We will be participating in an upcoming conference that focuses on the traditional methods and criteria employed by Jesus historians.
From the conveners: The thesis that drives this conference is that business as usual in Jesus studies is over. This conference will be hosted by Lincoln Christian University (central Illinois) on October 4-5, 2012. It will feature Dale Allison, Chris Keith, Mark Goodacre, Jens Schröter, Loren Stuckenbruck, Rafael Rodríguez, Dagmar Winter, Scot, Anthony Le Donne and others.
For specific details about the conference and to register, you can check out this website: http://www.lincolnchristian.edu/JesusConference/
The following is by Anthony Le Donne: Before I had taken my present post at LCU, Chris Keith (who already taught there) was kind enough to look through my (then unpublished): Historical Jesus: What Can We Know and How Can We Know It? (Eerdmans, 2011). Chris and I met for coffee in San Diego and he brought a marked copy of my manuscript. He offered me several helpful suggestions for improvement, most of which I accepted happily. This occasion was the first time he challenged me on my use of the traditional authenticity criteria. I argued that, with a redefined notion of ‘authenticity’, criteria like ‘Multiple Attestation’ and ‘Embarrassment’ might still have a place in the Jesus historian’s toolbox. Chris was adamant that these traditional criteria are in utter disrepair, to a degree that no amount of ‘redefinition’ could help. We both agreed that the criteria of ‘Dissimilarity’ and ‘Semitic Influence’ were broken.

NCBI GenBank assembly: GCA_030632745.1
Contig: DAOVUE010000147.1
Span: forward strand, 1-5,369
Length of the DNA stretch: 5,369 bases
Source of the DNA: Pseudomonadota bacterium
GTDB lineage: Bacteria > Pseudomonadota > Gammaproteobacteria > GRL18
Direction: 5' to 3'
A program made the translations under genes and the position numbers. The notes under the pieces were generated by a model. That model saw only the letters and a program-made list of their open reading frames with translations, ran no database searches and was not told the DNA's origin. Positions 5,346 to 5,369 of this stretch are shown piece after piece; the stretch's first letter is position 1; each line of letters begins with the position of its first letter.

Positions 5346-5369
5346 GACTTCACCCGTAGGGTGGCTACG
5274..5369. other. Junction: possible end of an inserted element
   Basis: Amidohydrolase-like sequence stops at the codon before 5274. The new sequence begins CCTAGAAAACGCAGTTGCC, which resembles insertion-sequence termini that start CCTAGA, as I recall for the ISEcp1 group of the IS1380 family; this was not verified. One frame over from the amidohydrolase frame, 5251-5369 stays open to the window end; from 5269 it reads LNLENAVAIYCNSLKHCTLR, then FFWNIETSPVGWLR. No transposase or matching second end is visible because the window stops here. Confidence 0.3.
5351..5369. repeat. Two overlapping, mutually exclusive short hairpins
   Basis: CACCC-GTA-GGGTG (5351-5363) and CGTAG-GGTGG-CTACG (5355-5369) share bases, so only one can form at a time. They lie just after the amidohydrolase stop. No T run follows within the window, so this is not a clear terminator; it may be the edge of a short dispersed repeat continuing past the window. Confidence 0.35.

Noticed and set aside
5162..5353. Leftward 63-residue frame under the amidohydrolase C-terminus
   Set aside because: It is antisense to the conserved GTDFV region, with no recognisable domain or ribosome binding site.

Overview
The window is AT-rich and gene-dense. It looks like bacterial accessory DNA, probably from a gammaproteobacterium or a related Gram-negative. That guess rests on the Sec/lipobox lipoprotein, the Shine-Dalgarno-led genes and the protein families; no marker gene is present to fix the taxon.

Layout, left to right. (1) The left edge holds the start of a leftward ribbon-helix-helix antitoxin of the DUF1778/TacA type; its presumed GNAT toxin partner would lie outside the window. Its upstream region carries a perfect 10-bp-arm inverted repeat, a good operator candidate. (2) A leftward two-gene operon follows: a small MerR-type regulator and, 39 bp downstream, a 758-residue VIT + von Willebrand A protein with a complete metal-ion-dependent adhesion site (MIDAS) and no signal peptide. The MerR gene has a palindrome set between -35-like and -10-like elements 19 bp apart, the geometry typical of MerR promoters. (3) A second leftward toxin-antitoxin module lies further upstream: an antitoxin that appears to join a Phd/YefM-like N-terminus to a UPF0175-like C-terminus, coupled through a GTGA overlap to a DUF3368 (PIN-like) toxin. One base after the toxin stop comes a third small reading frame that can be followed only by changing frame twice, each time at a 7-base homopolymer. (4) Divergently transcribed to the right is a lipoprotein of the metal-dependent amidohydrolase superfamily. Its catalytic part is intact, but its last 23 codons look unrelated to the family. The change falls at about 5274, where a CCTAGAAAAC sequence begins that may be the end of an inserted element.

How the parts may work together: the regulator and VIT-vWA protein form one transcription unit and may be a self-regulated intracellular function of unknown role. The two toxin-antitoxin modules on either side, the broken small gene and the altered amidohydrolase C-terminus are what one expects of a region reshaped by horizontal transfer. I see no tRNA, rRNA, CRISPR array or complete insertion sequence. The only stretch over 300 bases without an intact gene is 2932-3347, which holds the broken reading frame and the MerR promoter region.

This began a three year debate (often heated but always good-natured) between Chris and myself on this topic, especially after I joined him as a colleague at LCU. Chris’s side of the argument calcified into this essay: “Memory and Authenticity: Jesus Tradition and What Really Happened.” Zeitschrift für die neutestamentliche Wissenschaft, 102.2 (2011): 155-77.
As our conversations about historiography in Jesus research intensified and was carried out at various conferences and other academic gatherings, we realized many, many folks within the field of New Testament studies were eager to chime in. It occurred to us then that we had hit a nerve within NT studies. Jesus historians are divided on how to use these criteria; some have discontinued their use altogether. Others (following Morna Hooker) have always viewed them with suspicion. Moreover, a host of literary, Pauline, and Second Temple specialists have held strong misgivings toward historical Jesus research part and parcel with their misgivings about these criteria. About a year ago it became clear that this swelling discontent needed a pressure valve.
The result is this T&T Clark publication of Jesus, Criteria, and the Demise of Authenticity. The link to the book is here (Amazon is here). The book will be available for the first time at our conference (at a discounted rate). And, as all of the book’s authors will be presenting, the conference will function as a live book review.
We expect a very lively conversation and are inviting in several respected respondents such as Tom Thatcher, Clare Rothschild, and James McGrath, inter alia. While all involved with this project acknowledge that business as usual in Jesus studies has failed, most of us have a fairly optimistic outlook for the future of the discipline. We heartily welcome you to come and participate as we clear away a few of the crumbling foundations of previous generations.